28th January 2017

This gorgeous male Sparrowhawk flew into the garden to remind us that the RSPB’s Big Garden Birdwatch is this weekend. The biggest citizen-science scheme in the world, if you put it in your search engine you will find simple instructions, a bird guide and a form so all you have to do is watch and record  birds in your garden, park etc for any hour over the weekend. We have been lucky to have an astonishing 24 species visit our Sheffield city garden this week(we also do the BTO weekly recording so we look most days) but the RSPB are just as interested in low recordings- it is a survey to monitor bird trends. Conditions: Rain, cloud and some sun. Temperature: Max 7- Min 1C.

Male Sparrowhawk

Male Sparrowhawk

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26th January 2017

Male Ring-necked Parakeet–  our first garden sighting of the more strikingly marked male, the one with the ringed neck! English Nature allows landowners to cull these rapidly naturalising birds,  without licence, while some fear they will prove to be the avian version of the Grey Squirrel. They nest early, using holes and crevices in trees before our native tree–hole nesters look for sites, and they gather in large flocks which can strip fruit crops and compete for food with native species.  Their numbers increase rapidly (1,500 in 1998 and over 40,000 now) but some feel they will

Male Ring-necked Parakeet

Male Ring-necked Parakeet

Male Ring-necked Parakeet

Male Ring-necked Parakeet

Male Ring-necked Parakeet

Male Ring-necked Parakeet

confine themselves to suburban areas.The RSPB is awaiting detailed scientific study before deciding. Conditions: Grey and cold. Temperature: Max -1 Min -2C.

23rd January 2017

Female Goosander, River Don

Female Goosander, River Don

Grey Wagtail, River Don

Grey Wagtail, River Don

Kingfisher, River Don

Kingfisher, River Don

What sights this morning along the River Don, from Neepsend Bridge to Lady’s Bridge, we were lucky to watch a female Kingfisher (unlike the male, the female has an orange underside to its bill), too far for a close up but stunning, bathing for many minutes in the sunshine, a Grey Wagtail and a beautiful female Goosander. All this on a half-mile stretch in the city centre, and from an all-round car trip of 2 miles from our house! Conditions: Frost, sun and building cloud. Temperature: Max 5- Min 0C.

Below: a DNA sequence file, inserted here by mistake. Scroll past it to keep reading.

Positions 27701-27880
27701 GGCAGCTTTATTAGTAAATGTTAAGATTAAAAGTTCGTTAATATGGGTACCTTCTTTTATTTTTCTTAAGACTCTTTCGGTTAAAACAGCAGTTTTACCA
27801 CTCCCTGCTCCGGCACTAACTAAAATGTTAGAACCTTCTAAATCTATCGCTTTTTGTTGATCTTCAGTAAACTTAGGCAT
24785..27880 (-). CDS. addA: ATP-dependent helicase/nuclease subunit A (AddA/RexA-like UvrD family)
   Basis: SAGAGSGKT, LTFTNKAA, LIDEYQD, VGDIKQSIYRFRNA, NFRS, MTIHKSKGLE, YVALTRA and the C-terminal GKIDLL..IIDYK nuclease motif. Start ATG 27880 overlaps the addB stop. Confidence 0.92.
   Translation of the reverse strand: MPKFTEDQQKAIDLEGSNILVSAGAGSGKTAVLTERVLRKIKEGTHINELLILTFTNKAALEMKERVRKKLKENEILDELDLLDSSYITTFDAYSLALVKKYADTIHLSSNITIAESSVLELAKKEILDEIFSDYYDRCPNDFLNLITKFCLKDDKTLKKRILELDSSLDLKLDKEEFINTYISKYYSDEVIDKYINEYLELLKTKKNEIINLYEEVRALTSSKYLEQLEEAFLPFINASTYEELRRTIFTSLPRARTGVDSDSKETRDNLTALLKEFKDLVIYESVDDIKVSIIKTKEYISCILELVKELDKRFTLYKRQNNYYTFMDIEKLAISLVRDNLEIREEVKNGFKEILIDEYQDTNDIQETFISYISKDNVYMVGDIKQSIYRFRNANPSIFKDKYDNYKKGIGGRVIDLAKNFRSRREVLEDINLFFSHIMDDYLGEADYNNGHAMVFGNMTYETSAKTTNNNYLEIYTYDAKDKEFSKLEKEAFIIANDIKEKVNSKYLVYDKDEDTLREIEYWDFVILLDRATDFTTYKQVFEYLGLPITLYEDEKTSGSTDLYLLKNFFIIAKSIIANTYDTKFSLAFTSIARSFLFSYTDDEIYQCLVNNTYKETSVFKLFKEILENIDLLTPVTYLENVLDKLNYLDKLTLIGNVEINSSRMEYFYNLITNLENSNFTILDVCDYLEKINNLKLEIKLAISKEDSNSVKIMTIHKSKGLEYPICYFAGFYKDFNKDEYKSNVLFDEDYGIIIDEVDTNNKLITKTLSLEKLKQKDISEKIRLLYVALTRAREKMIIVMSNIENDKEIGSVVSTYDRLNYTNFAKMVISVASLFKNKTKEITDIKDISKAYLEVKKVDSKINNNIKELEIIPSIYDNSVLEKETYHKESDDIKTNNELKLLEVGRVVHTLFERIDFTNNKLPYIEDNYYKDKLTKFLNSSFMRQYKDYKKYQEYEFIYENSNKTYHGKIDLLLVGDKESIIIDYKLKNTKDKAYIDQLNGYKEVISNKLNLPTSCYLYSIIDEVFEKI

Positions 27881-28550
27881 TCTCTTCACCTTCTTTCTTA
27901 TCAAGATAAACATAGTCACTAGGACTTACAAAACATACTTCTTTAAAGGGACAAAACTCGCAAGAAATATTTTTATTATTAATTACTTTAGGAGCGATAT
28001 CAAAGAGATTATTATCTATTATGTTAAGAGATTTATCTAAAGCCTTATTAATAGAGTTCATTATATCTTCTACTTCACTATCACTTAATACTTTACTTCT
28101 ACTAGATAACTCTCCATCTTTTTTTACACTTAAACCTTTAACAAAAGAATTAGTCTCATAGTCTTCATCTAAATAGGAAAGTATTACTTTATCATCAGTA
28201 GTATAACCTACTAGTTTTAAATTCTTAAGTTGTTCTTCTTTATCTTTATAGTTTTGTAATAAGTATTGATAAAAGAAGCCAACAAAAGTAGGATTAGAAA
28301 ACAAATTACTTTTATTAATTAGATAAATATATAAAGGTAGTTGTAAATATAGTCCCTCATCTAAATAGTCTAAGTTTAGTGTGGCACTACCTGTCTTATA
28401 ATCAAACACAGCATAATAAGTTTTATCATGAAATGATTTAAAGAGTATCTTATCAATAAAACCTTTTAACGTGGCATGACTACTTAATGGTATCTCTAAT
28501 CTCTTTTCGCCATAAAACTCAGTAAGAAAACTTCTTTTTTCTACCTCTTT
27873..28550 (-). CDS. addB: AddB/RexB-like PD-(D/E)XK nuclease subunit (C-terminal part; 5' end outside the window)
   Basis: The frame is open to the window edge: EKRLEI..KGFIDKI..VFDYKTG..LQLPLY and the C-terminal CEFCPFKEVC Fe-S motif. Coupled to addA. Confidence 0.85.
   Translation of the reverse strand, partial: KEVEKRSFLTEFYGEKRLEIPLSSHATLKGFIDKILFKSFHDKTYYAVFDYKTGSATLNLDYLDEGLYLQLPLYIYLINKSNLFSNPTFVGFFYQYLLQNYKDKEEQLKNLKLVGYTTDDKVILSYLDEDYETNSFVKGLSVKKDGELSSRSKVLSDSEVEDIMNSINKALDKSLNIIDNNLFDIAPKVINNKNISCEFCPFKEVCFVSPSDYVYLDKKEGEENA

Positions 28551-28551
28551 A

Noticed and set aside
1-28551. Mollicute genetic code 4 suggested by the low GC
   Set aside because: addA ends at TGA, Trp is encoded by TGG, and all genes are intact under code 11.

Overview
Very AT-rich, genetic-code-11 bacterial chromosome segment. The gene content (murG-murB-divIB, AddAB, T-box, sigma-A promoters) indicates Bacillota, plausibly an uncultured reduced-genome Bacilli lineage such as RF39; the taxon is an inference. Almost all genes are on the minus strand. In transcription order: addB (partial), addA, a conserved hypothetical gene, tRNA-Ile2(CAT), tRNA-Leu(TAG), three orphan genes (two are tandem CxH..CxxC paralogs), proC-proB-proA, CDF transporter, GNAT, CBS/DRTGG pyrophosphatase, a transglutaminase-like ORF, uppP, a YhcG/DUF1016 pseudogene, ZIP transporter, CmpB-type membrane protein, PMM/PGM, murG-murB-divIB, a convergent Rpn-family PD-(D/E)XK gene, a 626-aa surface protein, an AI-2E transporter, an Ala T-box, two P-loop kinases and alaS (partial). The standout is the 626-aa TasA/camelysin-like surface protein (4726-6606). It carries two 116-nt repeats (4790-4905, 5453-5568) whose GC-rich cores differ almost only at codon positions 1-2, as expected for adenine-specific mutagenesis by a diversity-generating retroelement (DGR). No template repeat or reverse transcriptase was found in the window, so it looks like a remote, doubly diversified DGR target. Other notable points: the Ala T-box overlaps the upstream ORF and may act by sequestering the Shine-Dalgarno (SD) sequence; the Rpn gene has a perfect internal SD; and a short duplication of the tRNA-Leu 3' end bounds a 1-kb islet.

21st January 2017

Scented shrubs good for wildlife in winter gardens– two of my favourites are  Daphne Jaqueline Postill and Winter Flowering Honeysuckle (Lonicera Fragrantissima, also know colloquially as January Jasmine). Even better, they will also benefit Bees and Butterflies, any winter day over 10C, when they stir from semi-hibernation and search for nectar. Meanwhile this Daphne scents the front garden with Attar of Roses and the Honeysuckle’s citrus scent carries through the back. Conditions: Grey and still again after yesterdays crisp, bright sun.  Temperature: Max 5- Min -1 C.

Winter Flowering Honeysuckle

Winter Flowering Honeysuckle

Winter Flowering Honeysuckle

Winter Flowering Honeysuckle

Jaqueline Postill Daphne

Jaqueline Postill Daphne

18th January 2017

Redwing visited again this week- our smallest Thrush, and one that, except in Northern Scotland, is only a winter visitor to the UK, flying in from Scandinavia and Iceland. We’ve had very few winter migrant birds turn up so far this year, of any species, perhaps due to the relatively mild weather and intense crops of Hawthorn berries etc in the wild. Redwings, arriving in small flocks, are always a pleasure, with their cream ‘eye-brow’, brick-red flank-patch and dark blotched chests. Look out if you see them, in car-parks, parkland, along hedgerows or on ploughed fields, as they may be in a mixed flock with the bigger winter thrush, the Fieldfare. Conditions: Cloudy, still and dull few days. Temperature:   Max 9-Min 6C.

Redwing

Redwing

Redwing

Redwing

Redwing

Redwing

15th January 2017

Sheffield city nature diary by Penny Philcox

Larch- back in the country, here’s another of the occasional series on conifers. The Larch, the only European native deciduous conifer, was introduced to the UK in the 17th century, planted extensively because of it’s fast growth-rate and resistance to rotting when used for timber. Thought to be enchanted, it was worn or burned to keep away evil spirits. It’s tufts of soft needles are a beautiful lime-green in spring and gorgeous foxy-colour in autumn, before falling, leaving lovely cones. Larch is good for birds (Siskin and Redpoll), Red Squirrels and many moths.

Larch cones in winter Larch cones in winter

Larch cones in summer Larch cones in summer

Larch plantation in Autumn Larch plantation in Autumn

Larch in autumn Larch in autumn

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15th January 2017

Larch- back in the country, here’s another of the occasional series on conifers. The Larch, the only European native deciduous conifer, was introduced to the UK in the 17th century, planted extensively because of it’s fast growth-rate and resistance to rotting when used for timber. Thought to be enchanted, it was worn or burned to keep away evil spirits. It’s tufts of soft needles are a beautiful lime-green in spring and gorgeous foxy-colour in autumn, before falling, leaving lovely cones. Larch is good for birds (Siskin and Redpoll), Red Squirrels and many moths.

Larch cones in winter

Larch cones in winter

Larch cones in summer

Larch cones in summer

Larch plantation in Autumn

Larch plantation in Autumn

Larch in autumn

Larch in autumn